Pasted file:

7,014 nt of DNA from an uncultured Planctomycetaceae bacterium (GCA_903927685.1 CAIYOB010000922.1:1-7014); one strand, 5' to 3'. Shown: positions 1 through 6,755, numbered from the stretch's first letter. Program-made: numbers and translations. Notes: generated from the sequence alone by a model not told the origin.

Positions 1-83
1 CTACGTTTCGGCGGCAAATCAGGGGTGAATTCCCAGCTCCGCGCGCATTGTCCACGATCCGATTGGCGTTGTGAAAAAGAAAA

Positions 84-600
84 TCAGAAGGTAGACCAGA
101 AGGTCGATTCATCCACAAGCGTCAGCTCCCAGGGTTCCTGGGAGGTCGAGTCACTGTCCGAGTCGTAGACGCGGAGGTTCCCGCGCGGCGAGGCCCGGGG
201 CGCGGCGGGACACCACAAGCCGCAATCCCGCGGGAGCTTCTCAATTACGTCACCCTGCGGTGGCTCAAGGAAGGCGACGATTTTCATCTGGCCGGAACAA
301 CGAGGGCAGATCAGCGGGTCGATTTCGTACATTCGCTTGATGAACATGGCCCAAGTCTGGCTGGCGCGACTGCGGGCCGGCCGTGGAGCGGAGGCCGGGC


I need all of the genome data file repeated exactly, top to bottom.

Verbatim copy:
7,014 nt of DNA from an uncultured Planctomycetaceae bacterium (GCA_903927685.1 CAIYOB010000922.1:1-7014); one strand, 5' to 3'. Shown: positions 1 through 6,755, numbered from the stretch's first letter. Program-made: numbers and translations. Notes: generated from the sequence alone by a model not told the origin.

Positions 1-83
1 CTACGTTTCGGCGGCAAATCAGGGGTGAATTCCCAGCTCCGCGCGCATTGTCCACGATCCGATTGGCGTTGTGAAAAAGAAAA

Positions 84-600
84 TCAGAAGGTAGACCAGA
101 AGGTCGATTCATCCACAAGCGTCAGCTCCCAGGGTTCCTGGGAGGTCGAGTCACTGTCCGAGTCGTAGACGCGGAGGTTCCCGCGCGGCGAGGCCCGGGG
201 CGCGGCGGGACACCACAAGCCGCAATCCCGCGGGAGCTTCTCAATTACGTCACCCTGCGGTGGCTCAAGGAAGGCGACGATTTTCATCTGGCCGGAACAA
301 CGAGGGCAGATCAGCGGGTCGATTTCGTACATTCGCTTGATGAACATGGCCCAAGTCTGGCTGGCGCGACTGCGGGCCGGCCGTGGAGCGGAGGCCGGGC